Background and Objective
Acute bacterial skin and skin structure infections (ABSSSIs) have been defined by the US Food and Drug Administration (FDA) in 2013 to include a subset of complicated skin and skin structure infections commonly treated with parenteral antibiotic therapy. Inpatient treatment of ABSSSIs involves a significant economic burden on the healthcare system. This study aimed to evaluate the economic impact on the National Health System associated with the management of non-severe ABSSSIs treated in hospitals with innovative long-acting dalbavancin compared to standard antibiotic therapy in Italy, Spain, and Austria.
A budget impact analysis was developed to evaluate the direct costs associated with the management of ABSSSI from the national public health system perspective. The model considered the possibility of early discharge of patients directly from the Emergency Department (ED), after 1 night in the hospital, or after two or three nights in the hospital. A scenario with Standard of Care was compared with a dalbavancin scenario, where patients had the possibility of being discharged early. The epidemiological and cost parameters were extrapolated from national administrative databases and from a systematic literature review for each country. The analysis was conducted in a 3-year time horizon. A one-way deterministic sensitivity analysis was conducted to examine the robustness of the results.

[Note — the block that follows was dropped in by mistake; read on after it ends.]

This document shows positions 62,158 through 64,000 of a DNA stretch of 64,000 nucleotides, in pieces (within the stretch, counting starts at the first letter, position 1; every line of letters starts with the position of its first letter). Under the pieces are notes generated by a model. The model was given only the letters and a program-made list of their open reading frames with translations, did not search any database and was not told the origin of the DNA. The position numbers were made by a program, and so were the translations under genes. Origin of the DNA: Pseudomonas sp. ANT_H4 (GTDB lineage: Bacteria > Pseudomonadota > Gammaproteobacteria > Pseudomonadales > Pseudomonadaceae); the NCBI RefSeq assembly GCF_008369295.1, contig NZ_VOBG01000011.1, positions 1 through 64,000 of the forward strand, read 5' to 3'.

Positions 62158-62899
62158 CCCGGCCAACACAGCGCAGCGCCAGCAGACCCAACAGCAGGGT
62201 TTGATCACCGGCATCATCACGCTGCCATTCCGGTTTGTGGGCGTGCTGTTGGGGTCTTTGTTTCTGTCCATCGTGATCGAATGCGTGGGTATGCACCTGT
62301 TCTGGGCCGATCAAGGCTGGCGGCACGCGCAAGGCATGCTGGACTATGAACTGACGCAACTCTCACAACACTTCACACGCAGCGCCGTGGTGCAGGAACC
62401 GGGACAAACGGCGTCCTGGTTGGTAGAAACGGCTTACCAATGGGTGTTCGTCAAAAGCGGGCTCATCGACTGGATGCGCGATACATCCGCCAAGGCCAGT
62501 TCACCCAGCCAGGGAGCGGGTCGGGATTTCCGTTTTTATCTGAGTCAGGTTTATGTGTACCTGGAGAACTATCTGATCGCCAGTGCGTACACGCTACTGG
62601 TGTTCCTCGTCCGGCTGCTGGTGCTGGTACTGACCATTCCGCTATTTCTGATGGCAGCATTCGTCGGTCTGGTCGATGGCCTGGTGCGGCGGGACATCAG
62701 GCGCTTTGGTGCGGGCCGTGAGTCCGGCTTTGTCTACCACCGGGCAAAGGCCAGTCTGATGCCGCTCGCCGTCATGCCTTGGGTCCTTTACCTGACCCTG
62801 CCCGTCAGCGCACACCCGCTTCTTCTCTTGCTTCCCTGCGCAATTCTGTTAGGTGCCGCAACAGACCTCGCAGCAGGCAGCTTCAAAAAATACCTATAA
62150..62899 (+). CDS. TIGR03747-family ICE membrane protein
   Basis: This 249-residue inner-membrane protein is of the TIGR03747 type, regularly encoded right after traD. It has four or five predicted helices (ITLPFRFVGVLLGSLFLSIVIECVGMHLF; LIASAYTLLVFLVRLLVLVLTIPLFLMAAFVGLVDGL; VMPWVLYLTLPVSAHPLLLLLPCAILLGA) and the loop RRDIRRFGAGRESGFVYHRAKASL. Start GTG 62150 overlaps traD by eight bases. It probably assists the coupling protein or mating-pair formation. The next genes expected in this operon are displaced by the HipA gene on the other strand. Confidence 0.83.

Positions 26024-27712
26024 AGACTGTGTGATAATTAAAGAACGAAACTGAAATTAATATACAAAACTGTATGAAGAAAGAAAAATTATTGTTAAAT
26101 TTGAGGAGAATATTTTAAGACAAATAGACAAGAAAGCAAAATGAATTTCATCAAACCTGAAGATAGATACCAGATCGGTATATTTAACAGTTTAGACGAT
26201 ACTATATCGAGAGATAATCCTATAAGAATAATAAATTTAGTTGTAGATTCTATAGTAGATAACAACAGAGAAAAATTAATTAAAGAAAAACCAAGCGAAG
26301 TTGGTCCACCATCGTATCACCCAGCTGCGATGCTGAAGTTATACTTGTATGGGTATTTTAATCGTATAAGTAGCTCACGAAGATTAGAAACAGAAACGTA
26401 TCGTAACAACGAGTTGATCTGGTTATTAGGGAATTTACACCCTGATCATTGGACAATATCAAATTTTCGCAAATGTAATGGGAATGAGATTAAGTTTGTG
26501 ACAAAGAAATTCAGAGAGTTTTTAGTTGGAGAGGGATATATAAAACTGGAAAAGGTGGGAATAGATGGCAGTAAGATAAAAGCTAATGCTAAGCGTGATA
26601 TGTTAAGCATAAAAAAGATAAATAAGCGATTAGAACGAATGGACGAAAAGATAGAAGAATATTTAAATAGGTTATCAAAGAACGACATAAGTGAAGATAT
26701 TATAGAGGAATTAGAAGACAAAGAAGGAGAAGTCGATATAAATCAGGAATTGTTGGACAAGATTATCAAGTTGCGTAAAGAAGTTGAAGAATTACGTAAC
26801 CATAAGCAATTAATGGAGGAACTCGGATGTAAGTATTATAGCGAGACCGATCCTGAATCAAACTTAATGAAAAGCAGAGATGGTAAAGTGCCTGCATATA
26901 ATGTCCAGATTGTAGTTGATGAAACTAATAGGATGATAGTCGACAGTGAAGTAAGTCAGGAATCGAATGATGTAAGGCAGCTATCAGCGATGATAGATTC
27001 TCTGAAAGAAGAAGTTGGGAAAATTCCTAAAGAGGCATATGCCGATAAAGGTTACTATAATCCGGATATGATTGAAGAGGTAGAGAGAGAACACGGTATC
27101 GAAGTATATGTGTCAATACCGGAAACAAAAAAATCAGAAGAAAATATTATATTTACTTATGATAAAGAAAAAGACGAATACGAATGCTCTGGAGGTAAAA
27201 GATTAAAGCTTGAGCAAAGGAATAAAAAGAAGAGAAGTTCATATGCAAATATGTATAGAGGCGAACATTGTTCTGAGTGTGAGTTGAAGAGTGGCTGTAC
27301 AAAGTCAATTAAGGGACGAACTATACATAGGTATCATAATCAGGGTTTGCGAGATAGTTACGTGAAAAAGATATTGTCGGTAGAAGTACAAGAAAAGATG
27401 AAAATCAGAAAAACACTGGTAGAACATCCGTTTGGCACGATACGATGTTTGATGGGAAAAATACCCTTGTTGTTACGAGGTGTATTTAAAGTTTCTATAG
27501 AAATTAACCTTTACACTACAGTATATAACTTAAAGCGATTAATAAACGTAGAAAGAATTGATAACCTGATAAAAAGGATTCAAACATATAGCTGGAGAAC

The model estimated an average annual number of patients with non-severe ABSSSI in Italy, Spain, and Austria equal to 5396, 7884, and 1788, respectively. A total annual expenditure of about €9.9 million, €13.5 million, and €3.4 million was estimated for treating the full set of ABSSSI patients in Italy, Spain, and Austria, respectively. Dalbavancin reduced the in-hospital length of stay in each country. In the first year of its introduction, dalbavancin significantly reduced the total economic burden in Italy and Spain (− €352,252 and − €233,991, respectively), while it increased the total economic burden in Austria (€80,769, 0.7% of the total expenditure for these patients); in the third year of its introduction, dalbavancin reduced the total economic burden in each Country (− €1.1 million, − €810,650, and − €70,269, respectively).
The introduction of dalbavancin in a new patient pathway to treat non-severe ABSSSI could generate a significant reduction in hospitalized patients and the overall patient length of stay in hospital.